Duncan: We need to get started at ground level. When a new technology box is being invented (let’s say it is a smartphone) the designer and manufacturer need to deal with a lot of various components that will go into the finished product…months or even years before production starts! Some of them will be fairly standard: memory chips, maybe the displays, and things like connectors and so on. There will also be a set of chips that do things in very standard ways, and the designers know that they can just go onto the merchant semiconductor market and buy as many of these parts as they need at widely agreed upon specifications and prices.
But then there will be other chips. These are not standard, but in some way are novel. Perhaps they use less power, are smaller, more integrated or do something clever that isn’t available in off-the-shelf chips. They may not even exist yet. The designer (if it is a big enough company) may be working on designing a chip that fills this role, it may decide not to, or it may decide to seek an outside supplier in case its internal design team doesn’t come up with a viable part in time.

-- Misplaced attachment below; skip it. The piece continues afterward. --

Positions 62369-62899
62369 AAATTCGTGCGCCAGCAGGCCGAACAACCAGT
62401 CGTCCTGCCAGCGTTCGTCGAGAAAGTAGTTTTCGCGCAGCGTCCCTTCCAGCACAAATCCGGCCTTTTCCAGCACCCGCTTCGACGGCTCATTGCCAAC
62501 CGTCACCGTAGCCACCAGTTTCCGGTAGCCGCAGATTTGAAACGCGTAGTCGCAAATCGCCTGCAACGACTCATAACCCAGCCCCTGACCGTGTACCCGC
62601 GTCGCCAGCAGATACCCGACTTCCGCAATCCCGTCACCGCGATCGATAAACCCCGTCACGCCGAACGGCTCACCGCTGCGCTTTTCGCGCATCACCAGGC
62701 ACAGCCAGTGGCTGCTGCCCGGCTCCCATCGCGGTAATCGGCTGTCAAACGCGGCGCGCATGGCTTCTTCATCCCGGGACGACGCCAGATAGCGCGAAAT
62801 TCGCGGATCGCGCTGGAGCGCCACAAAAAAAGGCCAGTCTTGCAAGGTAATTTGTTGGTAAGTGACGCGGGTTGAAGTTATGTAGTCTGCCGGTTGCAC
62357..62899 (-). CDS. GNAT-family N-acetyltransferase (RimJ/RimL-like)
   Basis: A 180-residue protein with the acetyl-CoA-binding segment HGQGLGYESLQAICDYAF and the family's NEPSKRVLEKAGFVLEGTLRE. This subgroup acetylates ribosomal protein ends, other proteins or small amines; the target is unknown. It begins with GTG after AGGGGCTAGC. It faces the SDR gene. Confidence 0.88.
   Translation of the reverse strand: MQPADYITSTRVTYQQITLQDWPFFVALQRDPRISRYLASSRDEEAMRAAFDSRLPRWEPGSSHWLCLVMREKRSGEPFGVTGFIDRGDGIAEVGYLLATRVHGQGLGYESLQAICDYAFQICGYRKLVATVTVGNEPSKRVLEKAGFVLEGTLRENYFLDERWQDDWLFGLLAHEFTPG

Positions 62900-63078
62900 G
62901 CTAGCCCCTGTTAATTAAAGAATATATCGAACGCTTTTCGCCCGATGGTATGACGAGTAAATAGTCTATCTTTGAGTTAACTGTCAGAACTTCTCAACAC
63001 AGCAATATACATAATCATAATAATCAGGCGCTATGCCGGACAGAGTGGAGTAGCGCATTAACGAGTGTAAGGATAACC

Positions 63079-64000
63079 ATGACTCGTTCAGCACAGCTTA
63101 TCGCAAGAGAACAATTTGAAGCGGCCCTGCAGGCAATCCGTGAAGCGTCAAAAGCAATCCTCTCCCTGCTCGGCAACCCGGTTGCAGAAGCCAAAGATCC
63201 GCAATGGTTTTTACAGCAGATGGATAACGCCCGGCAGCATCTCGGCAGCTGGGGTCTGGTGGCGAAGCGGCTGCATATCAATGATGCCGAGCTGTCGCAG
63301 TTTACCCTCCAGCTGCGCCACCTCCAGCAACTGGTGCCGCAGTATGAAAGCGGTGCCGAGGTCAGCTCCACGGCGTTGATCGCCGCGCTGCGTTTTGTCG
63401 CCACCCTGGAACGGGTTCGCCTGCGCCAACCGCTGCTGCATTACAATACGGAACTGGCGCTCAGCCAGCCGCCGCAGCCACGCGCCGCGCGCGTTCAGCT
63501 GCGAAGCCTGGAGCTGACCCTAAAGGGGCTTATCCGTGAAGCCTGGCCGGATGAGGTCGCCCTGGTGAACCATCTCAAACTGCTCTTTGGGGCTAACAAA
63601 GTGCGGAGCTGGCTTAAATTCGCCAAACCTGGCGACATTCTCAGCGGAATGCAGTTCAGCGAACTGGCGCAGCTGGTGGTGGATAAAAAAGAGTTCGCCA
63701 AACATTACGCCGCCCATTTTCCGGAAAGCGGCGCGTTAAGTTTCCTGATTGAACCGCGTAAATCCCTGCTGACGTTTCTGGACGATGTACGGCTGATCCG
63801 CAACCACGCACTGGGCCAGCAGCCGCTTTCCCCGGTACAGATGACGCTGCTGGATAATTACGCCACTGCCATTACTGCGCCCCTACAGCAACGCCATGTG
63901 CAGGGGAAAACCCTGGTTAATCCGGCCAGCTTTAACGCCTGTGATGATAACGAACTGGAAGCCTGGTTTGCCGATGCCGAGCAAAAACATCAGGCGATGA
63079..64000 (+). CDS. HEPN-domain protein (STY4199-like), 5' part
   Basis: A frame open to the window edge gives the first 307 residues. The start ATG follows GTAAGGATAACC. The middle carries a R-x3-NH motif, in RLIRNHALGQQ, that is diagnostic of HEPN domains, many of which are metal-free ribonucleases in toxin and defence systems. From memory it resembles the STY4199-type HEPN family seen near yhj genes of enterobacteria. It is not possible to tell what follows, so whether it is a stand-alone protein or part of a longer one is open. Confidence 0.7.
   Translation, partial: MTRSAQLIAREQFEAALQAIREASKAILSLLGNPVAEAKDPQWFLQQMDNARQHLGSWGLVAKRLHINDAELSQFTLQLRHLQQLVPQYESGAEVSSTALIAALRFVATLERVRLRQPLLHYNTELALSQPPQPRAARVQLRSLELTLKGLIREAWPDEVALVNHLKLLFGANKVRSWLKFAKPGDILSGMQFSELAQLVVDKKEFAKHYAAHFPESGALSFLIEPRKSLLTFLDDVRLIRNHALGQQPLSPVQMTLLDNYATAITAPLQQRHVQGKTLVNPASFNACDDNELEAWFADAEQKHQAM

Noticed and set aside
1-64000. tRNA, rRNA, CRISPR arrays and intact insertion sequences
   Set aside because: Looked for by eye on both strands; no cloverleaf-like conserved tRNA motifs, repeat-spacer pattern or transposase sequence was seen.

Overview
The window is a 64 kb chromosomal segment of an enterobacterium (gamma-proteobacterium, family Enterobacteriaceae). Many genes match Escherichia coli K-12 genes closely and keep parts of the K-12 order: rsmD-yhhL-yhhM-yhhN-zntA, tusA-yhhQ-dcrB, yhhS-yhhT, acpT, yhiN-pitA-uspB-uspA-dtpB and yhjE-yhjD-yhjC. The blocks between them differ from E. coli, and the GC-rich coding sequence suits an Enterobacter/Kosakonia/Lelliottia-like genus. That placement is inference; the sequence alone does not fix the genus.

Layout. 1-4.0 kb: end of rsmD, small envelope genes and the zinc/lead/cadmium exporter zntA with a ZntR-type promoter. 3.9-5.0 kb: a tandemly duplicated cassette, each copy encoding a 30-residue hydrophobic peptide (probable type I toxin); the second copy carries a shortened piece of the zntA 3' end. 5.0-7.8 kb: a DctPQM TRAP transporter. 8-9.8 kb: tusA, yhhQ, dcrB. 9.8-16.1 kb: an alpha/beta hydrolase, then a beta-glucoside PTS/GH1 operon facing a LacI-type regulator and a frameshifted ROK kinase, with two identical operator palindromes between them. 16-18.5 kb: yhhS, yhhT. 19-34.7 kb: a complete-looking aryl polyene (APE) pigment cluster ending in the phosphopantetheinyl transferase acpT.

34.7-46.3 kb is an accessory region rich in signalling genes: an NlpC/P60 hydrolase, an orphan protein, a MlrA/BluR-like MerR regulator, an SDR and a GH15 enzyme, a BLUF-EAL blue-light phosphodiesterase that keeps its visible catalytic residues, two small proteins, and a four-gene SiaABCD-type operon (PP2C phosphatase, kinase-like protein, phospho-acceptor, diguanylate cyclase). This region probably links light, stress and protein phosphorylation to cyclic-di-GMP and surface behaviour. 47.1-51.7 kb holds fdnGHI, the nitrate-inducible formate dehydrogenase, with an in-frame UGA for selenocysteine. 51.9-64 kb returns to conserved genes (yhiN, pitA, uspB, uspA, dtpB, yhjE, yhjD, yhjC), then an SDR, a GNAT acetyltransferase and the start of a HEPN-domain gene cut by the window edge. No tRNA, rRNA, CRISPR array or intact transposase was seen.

Meanwhile, there are potential external companies that could supply the part. They might be an IDM (integrated device manufacturer such as Intel, Freescale, Samsung, Texas Instruments, etc.) or a ‘fabless’ semiconductor company (they do not own their own fabrication plant, but rely on a 3rd party like TSMC to make the chips for them.) It costs them tens of millions of dollars to do a design these days, but if they build the right part, the smartphone manufacturer might award them a “design win” (also called a socket.) If ten million phones sell, and it’s a $10 part, that is $100 million in revenues to the company, whether a fabless player or an IDM.
Both IDMs and fabless businesses track design wins. But when analysing a given company, sometimes design wins are the only metric that outside analysts have to assess early stage fabless players. A large IDM or major fabless company has existing revenues and profits, and can usually be valued by traditional metrics such as earnings, cash flows and growth. In contrast, an early stage fabless company (or one transitioning between products or generations) may have minimal revenues, negative earnings and be burning cash. In that situation, the number and dollar value of design wins can often be the two most important numbers discussed!